Can health apps damage your health?

Technology can be fantastic but every week sees the launch of a new smartphone or tablet app. If you have ever wondered just how beneficial the thousands of ‘health related’ apps are, then take a look at this article.  There are 3 things to bear in mind.

1 No app is better than a qualified medical professional

2 If you want an app, go to the more respected websites like Cochrane, NHS and Red Cross

3 No apps are currently regulated.

Eyes on Evidence newsletter: Issue 45, January 2013

NHS Evidence produces Eyes on Evidence – you can sign up to receive regular emails.

 
A retrospective case record review shows the number of preventable deaths in English NHS hospitals is unacceptably high, but not as high as previously estimated.
 
An analysis of the impact of New York City policy to restrict the use of trans fat for human consumption shows a significant fall in the trans fat content of fast food purchases, without a commensurate rise in the level of saturated fat. 
 
A systematic review and meta-analysis show that the molecular detection of tumour cells in regional lymph nodes is associated with an increased risk of disease recurrence and poor survival in patients with node-negative colorectal cancer.
 
Results of a randomised controlled trial show that offering either additional free nicotine replacement therapy or higher intensity proactive telephone counselling to people who rang a national helpline for support to stop smoking, did not increase quit rates over and above those obtained using standard helpline support.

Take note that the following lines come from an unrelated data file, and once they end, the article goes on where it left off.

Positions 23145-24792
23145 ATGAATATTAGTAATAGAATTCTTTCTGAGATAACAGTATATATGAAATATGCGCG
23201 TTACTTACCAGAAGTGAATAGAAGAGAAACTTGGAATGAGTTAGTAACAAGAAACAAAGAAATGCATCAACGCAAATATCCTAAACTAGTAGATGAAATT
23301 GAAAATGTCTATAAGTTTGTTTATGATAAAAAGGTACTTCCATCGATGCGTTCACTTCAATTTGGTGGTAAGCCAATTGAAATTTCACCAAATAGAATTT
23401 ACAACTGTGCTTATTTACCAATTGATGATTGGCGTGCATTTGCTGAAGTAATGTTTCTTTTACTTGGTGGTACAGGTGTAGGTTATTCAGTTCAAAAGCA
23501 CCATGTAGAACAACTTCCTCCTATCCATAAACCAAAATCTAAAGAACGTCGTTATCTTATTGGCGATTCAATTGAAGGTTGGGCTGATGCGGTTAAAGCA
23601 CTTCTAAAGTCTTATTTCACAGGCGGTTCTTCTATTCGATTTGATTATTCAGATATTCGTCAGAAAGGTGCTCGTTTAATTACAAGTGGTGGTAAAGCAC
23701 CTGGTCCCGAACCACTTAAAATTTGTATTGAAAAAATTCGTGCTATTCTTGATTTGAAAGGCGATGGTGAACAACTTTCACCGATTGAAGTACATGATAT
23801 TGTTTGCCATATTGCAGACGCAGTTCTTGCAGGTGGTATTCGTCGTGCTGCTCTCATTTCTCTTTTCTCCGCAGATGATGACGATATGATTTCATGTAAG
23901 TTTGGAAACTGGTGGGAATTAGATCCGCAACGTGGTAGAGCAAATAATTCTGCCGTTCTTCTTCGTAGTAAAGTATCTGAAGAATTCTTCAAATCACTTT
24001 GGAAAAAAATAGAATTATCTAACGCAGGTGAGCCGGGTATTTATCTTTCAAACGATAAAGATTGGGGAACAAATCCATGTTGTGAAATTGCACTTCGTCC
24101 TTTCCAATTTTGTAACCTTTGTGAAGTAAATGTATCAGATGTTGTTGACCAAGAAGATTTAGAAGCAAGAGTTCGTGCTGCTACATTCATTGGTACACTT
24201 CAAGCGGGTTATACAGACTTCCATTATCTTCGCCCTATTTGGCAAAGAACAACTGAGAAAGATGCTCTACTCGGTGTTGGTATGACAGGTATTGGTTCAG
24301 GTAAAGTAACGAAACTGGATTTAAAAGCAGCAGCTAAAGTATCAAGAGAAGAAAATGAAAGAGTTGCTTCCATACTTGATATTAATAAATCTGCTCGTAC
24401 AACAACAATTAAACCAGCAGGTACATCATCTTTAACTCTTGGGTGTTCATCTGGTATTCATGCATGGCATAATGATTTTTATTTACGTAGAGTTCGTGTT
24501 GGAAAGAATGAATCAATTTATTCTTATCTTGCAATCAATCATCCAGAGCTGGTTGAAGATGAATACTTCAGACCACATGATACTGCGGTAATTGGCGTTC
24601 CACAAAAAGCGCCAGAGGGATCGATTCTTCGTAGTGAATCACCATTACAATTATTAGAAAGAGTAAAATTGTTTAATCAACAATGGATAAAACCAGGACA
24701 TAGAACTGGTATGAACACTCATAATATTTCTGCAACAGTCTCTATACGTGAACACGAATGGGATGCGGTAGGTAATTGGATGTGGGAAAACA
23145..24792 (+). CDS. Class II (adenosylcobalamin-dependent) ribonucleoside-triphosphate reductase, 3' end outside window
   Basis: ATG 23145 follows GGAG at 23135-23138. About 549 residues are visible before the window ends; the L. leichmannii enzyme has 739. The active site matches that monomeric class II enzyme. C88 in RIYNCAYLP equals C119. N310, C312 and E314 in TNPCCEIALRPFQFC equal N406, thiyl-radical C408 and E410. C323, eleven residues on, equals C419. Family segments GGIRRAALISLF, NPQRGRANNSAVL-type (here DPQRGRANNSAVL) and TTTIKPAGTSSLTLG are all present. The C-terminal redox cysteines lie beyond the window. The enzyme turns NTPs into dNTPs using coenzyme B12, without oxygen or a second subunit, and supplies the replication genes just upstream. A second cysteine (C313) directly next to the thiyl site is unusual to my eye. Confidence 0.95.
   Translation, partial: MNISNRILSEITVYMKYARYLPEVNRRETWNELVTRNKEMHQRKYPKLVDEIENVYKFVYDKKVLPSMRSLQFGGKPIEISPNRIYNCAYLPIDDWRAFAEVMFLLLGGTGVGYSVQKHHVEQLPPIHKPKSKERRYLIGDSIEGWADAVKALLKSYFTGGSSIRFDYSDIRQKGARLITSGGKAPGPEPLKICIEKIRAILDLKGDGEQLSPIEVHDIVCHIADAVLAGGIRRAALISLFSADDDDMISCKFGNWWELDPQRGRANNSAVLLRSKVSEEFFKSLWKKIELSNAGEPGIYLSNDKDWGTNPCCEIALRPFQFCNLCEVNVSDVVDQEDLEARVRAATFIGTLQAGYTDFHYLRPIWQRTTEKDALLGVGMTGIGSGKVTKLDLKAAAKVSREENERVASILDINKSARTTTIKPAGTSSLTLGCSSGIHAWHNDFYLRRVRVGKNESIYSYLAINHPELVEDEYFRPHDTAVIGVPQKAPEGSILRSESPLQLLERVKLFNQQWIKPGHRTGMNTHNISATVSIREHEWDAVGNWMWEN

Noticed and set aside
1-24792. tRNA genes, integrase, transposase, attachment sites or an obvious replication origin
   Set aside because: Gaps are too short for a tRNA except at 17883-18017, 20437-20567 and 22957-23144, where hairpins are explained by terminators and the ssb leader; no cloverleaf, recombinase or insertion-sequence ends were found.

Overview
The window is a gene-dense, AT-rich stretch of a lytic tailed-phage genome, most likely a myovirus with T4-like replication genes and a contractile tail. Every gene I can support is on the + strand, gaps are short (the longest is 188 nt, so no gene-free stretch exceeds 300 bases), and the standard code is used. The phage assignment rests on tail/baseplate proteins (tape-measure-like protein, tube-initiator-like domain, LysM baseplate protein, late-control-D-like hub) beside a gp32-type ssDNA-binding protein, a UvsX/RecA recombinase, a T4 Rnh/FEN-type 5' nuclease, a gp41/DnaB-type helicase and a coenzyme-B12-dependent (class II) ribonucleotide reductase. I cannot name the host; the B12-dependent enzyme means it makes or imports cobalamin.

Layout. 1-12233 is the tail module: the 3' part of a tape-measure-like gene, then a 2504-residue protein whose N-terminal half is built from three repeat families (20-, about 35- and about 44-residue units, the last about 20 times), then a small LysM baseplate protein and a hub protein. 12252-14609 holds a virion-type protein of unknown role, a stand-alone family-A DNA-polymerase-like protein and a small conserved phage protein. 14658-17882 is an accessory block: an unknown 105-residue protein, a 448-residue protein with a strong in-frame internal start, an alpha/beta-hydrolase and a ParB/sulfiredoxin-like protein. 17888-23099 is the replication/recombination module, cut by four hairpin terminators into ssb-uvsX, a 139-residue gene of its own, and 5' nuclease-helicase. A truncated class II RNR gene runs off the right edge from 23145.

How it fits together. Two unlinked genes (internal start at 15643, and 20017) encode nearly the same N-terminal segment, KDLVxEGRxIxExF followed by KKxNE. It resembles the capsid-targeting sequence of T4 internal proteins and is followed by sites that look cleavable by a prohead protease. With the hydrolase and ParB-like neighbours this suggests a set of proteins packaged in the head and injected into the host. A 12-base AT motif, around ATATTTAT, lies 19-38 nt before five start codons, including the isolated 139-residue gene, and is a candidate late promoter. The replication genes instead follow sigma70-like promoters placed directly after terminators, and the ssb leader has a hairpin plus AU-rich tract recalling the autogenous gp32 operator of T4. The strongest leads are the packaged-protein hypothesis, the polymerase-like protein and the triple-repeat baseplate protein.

A Cochrane review concludes that antihypertensive drugs have not been shown to reduce mortality or morbidity in adults with mild hypertension and no previous cardiovascular events. Significantly more people taking antihypertensive treatment discontinued treatment due to adverse effects, compared with placebo. However, the review has some significant limitations. 
 
The QIPP Collection highlights examples of local best practice, demonstrating how NHS organisations have implemented new practices which have both cut costs and improved quality. 

Thachil J.; Whitehead G.A; Indian Journal of Pediatrics; September 2012,

Clotting screen requests in pediatrics – an article published in Indian Journal of Pediatrics, September 2012, vol./is. 79/9(1233-1235), 0019- 456;0973-7693 (September 2012)

Author(s): Thachil J.; Whitehead G.A.

Institution: (Thachil) Department of Hematology, Royal Liverpool University Hospital, Prescot Street, Liverpool, L7 8XP,  (Whitehead) Department of Child Health, Macclesfield General Hospital, Macclesfield, United Kingdom